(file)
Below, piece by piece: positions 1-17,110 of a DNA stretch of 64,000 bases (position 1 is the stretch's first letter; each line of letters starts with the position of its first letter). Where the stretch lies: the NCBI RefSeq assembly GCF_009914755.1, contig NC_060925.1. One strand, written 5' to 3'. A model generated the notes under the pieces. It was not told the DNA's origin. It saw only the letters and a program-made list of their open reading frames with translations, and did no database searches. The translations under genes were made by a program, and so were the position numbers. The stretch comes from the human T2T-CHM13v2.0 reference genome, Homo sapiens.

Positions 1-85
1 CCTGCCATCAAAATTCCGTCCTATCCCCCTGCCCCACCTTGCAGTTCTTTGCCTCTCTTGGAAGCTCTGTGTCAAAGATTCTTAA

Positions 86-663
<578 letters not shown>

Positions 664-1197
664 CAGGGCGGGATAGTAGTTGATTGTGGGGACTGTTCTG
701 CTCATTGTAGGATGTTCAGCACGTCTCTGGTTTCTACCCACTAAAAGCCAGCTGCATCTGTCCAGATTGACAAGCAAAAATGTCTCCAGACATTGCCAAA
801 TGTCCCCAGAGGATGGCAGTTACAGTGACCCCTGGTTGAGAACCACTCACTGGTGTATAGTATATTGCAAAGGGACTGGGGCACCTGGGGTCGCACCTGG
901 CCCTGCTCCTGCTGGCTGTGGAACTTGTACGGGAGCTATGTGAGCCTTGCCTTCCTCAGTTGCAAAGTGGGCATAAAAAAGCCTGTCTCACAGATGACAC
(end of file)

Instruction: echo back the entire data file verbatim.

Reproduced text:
Below, piece by piece: positions 1-17,110 of a DNA stretch of 64,000 bases (position 1 is the stretch's first letter; each line of letters starts with the position of its first letter). Where the stretch lies: the NCBI RefSeq assembly GCF_009914755.1, contig NC_060925.1. One strand, written 5' to 3'. A model generated the notes under the pieces. It was not told the DNA's origin. It saw only the letters and a program-made list of their open reading frames with translations, and did no database searches. The translations under genes were made by a program, and so were the position numbers. The stretch comes from the human T2T-CHM13v2.0 reference genome, Homo sapiens.

Positions 1-85
1 CCTGCCATCAAAATTCCGTCCTATCCCCCTGCCCCACCTTGCAGTTCTTTGCCTCTCTTGGAAGCTCTGTGTCAAAGATTCTTAA

Positions 86-663
<578 letters not shown>

Positions 664-1197
664 CAGGGCGGGATAGTAGTTGATTGTGGGGACTGTTCTG
701 CTCATTGTAGGATGTTCAGCACGTCTCTGGTTTCTACCCACTAAAAGCCAGCTGCATCTGTCCAGATTGACAAGCAAAAATGTCTCCAGACATTGCCAAA
801 TGTCCCCAGAGGATGGCAGTTACAGTGACCCCTGGTTGAGAACCACTCACTGGTGTATAGTATATTGCAAAGGGACTGGGGCACCTGGGGTCGCACCTGG
901 CCCTGCTCCTGCTGGCTGTGGAACTTGTACGGGAGCTATGTGAGCCTTGCCTTCCTCAGTTGCAAAGTGGGCATAAAAAAGCCTGTCTCACAGATGACAC